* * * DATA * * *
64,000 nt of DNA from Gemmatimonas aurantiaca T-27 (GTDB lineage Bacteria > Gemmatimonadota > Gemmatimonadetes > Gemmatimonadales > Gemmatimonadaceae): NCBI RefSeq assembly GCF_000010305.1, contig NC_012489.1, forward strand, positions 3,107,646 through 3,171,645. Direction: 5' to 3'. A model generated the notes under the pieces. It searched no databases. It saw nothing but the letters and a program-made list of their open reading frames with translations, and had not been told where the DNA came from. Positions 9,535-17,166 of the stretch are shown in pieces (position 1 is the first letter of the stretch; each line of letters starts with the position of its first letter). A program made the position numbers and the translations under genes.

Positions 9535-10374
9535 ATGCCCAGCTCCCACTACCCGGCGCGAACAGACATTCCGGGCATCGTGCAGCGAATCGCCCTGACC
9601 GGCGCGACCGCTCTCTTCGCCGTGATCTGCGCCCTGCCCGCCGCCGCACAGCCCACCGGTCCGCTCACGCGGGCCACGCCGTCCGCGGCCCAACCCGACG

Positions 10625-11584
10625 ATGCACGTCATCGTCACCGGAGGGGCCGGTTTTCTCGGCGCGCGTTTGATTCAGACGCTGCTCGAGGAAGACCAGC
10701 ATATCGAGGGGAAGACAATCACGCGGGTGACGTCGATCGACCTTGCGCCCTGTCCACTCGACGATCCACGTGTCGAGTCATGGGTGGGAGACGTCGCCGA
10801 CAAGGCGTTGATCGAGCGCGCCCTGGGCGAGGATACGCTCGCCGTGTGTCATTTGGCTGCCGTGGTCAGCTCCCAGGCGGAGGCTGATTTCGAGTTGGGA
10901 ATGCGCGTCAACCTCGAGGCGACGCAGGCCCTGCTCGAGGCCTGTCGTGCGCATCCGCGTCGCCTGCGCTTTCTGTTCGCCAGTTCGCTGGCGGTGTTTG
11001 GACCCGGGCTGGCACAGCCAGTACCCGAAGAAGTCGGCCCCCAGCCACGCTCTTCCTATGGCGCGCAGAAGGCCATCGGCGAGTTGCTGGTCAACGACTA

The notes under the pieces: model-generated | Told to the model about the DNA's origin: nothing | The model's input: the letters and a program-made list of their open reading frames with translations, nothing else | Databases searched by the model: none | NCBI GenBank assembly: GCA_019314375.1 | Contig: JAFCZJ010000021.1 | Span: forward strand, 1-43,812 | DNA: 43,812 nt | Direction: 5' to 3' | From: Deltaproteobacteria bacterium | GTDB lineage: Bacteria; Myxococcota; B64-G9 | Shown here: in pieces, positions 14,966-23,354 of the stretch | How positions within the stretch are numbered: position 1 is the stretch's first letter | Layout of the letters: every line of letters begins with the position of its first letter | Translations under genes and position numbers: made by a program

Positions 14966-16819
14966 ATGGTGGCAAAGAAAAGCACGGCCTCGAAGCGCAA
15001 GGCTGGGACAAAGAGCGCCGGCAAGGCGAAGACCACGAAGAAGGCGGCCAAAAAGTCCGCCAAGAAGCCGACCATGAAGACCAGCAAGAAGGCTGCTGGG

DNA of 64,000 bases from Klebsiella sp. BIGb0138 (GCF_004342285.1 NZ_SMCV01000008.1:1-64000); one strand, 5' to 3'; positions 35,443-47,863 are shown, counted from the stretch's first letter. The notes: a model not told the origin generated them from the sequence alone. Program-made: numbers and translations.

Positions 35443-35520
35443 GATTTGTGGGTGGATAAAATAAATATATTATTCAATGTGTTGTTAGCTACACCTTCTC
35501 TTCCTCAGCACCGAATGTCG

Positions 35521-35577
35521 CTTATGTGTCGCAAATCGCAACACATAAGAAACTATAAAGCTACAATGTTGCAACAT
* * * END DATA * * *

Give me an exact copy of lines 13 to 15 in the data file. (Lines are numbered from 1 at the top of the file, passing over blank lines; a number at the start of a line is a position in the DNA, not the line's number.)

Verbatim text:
14966 ATGGTGGCAAAGAAAAGCACGGCCTCGAAGCGCAA
15001 GGCTGGGACAAAGAGCGCCGGCAAGGCGAAGACCACGAAGAAGGCGGCCAAAAAGTCCGCCAAGAAGCCGACCATGAAGACCAGCAAGAAGGCTGCTGGG

DNA of 64,000 bases from Klebsiella sp. BIGb0138 (GCF_004342285.1 NZ_SMCV01000008.1:1-64000); one strand, 5' to 3'; positions 35,443-47,863 are shown, counted from the stretch's first letter. The notes: a model not told the origin generated them from the sequence alone. Program-made: numbers and translations.